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The Prodigal God (Week 5): Redefining Sin Part II

I. Jesus: Paradigm Shifter

In Act I, in the person of the younger brother, Jesus gives us a description of sin that anyone would
recognize. The young man humiliates his family and lives a self-indulgent, dissolute life. He is totally out of
control. He is alienated from his father, who represents God in the story. Anyone who lives like that would
be cut off from God, as all the listeners to the parable would have agreed.

In Act 2, however, the focus is on the elder brother. He is obedient to his father and, therefore, by analogy,
to the commands of God. He is completely under control and self-disciplined. So we have two sons, one
bad by conventional standards and one good, yet both are alienated from their father. The father has to
go out and invite each of them to come into the feast of his love. So there is not just one son lost in this
parable- there are two.

But Act 2 comes to an unthinkable conclusion. Jesus the storyteller deliberately leaves the elder brother in
his alienated state. The bad son enters the fathers feast but the good son will not. The lover of prostitutes
is saved, but the man of moral rectitude is still lost.

Why doesnt the elder brother go in? He gives himself the reason: [Because] I never transgressed your
commandment at any time (Luke 15:29). The elder brother is not losing the fathers love in spite of his
goodness, but because of it. It is not his sins that create the barrier between him and his father, its the
pride he has in his moral record; its not his wrongdoing but his righteousness that is keeping him from
sharing in the feast of his father.

How could this be? The hearts of both brothers were the same. Both sons resented their fathers authority
and sought ways of getting out from under it. They each wanted to get into a position in which they could
tell the father what to do. Each one, in other words, rebelled- but one did so by being very bad and the
other by being extremely good. Neither son loved the father for himself. They both were using the father for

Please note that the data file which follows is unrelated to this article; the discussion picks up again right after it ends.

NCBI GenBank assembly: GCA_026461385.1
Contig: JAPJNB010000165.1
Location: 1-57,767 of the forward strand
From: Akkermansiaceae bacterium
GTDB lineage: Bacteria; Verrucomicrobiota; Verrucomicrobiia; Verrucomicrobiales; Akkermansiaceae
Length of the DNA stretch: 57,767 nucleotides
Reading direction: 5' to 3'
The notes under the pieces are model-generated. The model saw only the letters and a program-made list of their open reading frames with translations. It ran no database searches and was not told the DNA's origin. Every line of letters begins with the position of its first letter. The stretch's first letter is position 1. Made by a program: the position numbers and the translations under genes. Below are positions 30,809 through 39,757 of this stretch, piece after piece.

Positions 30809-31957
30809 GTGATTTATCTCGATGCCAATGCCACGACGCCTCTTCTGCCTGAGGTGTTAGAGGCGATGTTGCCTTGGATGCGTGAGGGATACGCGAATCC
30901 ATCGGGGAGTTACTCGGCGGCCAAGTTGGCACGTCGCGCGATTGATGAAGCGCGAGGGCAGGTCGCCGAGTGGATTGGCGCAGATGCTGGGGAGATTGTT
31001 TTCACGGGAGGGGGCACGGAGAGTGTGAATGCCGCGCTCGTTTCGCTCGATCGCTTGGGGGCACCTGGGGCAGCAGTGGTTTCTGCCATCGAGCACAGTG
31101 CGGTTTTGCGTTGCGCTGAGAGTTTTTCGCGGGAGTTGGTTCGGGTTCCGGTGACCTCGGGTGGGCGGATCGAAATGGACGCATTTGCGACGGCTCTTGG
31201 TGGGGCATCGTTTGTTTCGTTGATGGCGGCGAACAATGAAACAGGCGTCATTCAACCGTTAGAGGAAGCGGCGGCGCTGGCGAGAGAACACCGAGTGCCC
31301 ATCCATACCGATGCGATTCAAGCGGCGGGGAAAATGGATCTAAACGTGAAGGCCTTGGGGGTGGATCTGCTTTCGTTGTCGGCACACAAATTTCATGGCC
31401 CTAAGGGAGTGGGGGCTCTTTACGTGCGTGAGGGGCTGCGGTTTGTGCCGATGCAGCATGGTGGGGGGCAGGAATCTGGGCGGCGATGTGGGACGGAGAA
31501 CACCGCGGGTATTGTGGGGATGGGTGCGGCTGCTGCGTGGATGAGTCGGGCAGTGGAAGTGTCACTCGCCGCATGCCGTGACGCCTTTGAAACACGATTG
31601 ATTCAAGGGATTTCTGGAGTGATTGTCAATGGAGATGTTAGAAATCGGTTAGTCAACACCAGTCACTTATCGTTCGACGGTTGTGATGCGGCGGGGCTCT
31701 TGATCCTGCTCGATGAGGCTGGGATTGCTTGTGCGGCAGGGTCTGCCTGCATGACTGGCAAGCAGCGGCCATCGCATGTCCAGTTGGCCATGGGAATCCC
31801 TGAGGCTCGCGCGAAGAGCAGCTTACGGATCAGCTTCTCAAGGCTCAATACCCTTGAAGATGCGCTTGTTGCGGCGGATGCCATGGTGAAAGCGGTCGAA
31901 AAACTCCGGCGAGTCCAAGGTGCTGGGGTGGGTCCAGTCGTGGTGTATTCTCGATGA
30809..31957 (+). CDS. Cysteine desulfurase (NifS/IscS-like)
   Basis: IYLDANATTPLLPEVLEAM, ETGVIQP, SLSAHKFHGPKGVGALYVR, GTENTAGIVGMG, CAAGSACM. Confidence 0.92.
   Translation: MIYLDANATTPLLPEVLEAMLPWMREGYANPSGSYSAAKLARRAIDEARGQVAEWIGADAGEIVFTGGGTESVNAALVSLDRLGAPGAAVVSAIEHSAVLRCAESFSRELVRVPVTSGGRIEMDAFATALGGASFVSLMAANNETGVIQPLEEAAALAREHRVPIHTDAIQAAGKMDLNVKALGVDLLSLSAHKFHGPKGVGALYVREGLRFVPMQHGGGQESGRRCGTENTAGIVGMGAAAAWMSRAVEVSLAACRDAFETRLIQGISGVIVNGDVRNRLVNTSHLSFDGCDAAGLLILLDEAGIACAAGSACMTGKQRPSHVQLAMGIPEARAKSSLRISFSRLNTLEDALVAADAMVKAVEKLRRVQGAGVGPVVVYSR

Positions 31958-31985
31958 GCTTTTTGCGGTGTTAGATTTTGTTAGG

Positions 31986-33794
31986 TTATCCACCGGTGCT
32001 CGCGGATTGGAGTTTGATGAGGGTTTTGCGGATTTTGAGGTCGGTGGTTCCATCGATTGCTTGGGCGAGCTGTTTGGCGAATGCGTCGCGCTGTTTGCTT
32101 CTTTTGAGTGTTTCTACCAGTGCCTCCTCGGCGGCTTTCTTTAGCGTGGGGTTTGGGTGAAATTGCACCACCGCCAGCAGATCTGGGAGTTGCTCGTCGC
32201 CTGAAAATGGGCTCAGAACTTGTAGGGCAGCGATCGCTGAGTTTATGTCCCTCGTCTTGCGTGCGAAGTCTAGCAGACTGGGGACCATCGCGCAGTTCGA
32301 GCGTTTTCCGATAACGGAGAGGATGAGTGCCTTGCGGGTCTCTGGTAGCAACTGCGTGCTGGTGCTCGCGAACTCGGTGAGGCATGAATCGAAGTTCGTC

their self-centered ends rather than loving, enjoying, and serving him for his own sake. This means we can
rebel against God and be alienated from Him by either breaking His rules or by keeping all of them. Its a
shocking message: careful obedience to Gods law may serve as a strategy for rebelling against
God.

II. A Deeper Understanding of Sin

Most people think of sin as failing to keep Gods rules of conduct, but, while not less than that, Jesus
definition of sin goes beyond it.

We can avoid Jesus as Savior by keeping all the moral laws. If we do that, we feel entitled to rights. God
owes us answered prayers, and a good life, and a ticket to heaven, etc. We dont need a Savior who
pardons us by grace because we are our own Savior. This attitude is clearly that of the elder brother. He is
angry at his father because he feels he has the right to tell the father how the robes, rings, and livestock of
the family should be deployed. In the same way, many religious people commonly live very moral lives, but
their goal is to get leverage over God, to control Him. Therefore, despite being ethical and pious, they are
actually rebelling against His authority.

**If we believe that God ought to bless us and help us because we are good people, then Jesus may
be our helper, our example, even our inspiration, but He is not our Savior. We are serving as our
own Savior.

Jesus shows us that a person who has violated virtually nothing on the list of moral misbehaviors can be
every bit as spiritually lost as the most immoral person. Why? Because sin is not just breaking the rules, it
is putting ourselves in the place of God as Savior, Lord, and Judge just as each son sought to displace the
authority of the father in his own life. So we see that there are two ways to be our own Savior and Lord: (1)
breaking all the rules and doing our own thing and (2) keeping all the rules and doing our duty.

III. Gospel

Jesus does not divide the world into the moral good guys and the immoral bad guys. He shows us that
everyone is dedicated to a project of self-salvation, to using God and others in order to get power and
control for ourselves. We are just going about it in different ways. Even though both sons are wrong, the
father cares for them and loves them. This means that Jesus message is a completely different spirituality.

**The gospel of Jesus is not religion or irreligion, morality or immorality, moralism or relativism,
conservatism or liberalism. Nor is it something halfway along a spectrum between two poles- it is
something else altogether. The gospel is distinct from the other approaches: In its view, everyone
is wrong, everyone is loved, and everyone is called to recognize this.

By contrast, both elder and younger brothers divide the world into two by saying, If you are not with us, you
are against us. But Jesus says, For everyone who exalts himself will be humbled, and he who humbles
himself will be exalted (Luke 18:14).

Although the sons are both wrong and both loved, the story does not end the same not for each. One of the
ironies of the parable is now revealed. The younger son left his father literally, physically, and morally. And
though the older son stayed at home, he was actually more distant and alienated from the father than his
brother, because he was blind to his true condition